Belarus
and northwest Russia. Narrower definitions may be based on other geographical factors such as climate and ecology. A broader definition would include the area north of the Alps
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France
France
France
(French: [fʁɑ̃s]), officially the French Republic (French: République française [ʁepyblik fʁɑ̃sɛz]), is a country whose territory consists of metropolitan France
France
in western Europe, as well as several overseas regions and territories.[XIII] The metropolitan area of France
France
extends from the Mediterranean Sea
Mediterranean Sea
to the English Channel
English Channel
and the North Sea, and from the Rhine
Rhine
to the Atlantic Ocean. The overseas territories include French Guiana
French Guiana
in South America and several islands in the Atlantic, Pacific and Indian oceans
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Ireland
Ireland
Ireland
(/ˈaɪərlənd/ ( listen); Irish: Éire [ˈeːɾʲə] ( listen); Ulster-Scots: Airlann [ˈɑːrlən]) is an island in the North Atlantic. It is separated from Great Britain
Great Britain
to its east by the North Channel, the Irish Sea, and St George's Channel. Ireland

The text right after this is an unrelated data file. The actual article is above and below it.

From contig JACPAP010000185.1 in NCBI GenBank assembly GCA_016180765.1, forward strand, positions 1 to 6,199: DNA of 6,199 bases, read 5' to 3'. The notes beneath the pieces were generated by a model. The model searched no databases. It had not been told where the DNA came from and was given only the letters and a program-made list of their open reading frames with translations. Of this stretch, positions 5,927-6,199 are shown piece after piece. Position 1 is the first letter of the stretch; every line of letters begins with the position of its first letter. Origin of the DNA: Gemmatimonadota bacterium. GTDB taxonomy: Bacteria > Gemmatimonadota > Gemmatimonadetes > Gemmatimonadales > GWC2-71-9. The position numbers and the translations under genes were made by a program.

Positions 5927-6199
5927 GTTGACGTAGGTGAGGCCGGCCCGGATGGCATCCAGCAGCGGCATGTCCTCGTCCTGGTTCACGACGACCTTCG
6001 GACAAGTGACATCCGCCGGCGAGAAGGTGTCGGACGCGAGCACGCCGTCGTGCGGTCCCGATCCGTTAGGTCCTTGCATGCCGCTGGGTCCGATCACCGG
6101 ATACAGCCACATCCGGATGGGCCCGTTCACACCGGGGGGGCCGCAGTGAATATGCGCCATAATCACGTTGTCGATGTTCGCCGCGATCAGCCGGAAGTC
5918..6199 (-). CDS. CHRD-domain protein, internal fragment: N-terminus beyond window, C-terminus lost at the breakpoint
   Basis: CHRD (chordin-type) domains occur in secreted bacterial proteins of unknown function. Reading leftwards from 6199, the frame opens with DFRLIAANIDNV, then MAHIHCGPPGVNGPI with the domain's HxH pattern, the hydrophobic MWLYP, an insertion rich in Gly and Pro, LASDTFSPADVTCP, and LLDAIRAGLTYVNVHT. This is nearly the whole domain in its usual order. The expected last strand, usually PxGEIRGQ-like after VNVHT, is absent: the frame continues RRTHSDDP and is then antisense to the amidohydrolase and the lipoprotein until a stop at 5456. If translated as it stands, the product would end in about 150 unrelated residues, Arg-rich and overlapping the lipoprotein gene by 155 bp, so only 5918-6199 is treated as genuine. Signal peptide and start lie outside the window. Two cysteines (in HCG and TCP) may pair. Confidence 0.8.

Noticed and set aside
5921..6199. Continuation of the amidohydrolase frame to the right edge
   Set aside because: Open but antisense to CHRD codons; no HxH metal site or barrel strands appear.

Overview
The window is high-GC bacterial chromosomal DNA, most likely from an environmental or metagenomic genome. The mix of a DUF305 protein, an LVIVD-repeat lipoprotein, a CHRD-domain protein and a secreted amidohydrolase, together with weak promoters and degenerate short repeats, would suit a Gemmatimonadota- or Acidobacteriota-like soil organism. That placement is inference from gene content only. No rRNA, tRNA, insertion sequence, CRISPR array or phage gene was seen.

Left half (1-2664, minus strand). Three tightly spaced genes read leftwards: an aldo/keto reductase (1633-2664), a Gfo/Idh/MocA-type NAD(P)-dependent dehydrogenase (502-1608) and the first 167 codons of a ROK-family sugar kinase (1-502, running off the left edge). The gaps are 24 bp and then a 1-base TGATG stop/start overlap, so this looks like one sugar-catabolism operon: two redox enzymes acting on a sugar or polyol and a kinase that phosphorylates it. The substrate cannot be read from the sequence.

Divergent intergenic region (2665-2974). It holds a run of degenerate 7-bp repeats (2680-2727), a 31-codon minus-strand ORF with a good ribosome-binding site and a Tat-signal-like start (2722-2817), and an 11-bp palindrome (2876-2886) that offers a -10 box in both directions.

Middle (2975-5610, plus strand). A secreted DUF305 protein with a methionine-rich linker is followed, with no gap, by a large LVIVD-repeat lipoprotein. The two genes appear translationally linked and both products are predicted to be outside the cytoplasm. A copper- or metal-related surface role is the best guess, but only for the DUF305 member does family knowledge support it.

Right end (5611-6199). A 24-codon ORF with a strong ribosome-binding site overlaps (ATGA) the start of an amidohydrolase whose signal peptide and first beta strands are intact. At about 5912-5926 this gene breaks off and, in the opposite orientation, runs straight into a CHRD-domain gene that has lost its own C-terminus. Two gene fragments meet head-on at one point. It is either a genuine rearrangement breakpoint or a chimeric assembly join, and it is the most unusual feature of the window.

Ireland
is the third-largest island in Europe. Politically, Ireland
Ireland
is divided between the Republic of Ireland (officially named Ireland), which covers five-sixths of the island, and Northern Ireland, which is part of the United Kingdom. In 2011, the population of Ireland
Ireland
was about 6.6 million, ranking it the second-most populous island in Europe
Europe
after Great Britain
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Channel Islands
The Channel Islands
Channel Islands
(Norman: Îles d'la Manche, French: Îles Anglo-Normandes or Îles de la Manche[note 1]) are an archipelago in the English Channel, off the French coast of Normandy. They include two Crown dependencies: the Bailiwick of Jersey, the largest of the islands; and the Bailiwick of Guernsey, consisting of Guernsey, Alderney, Sark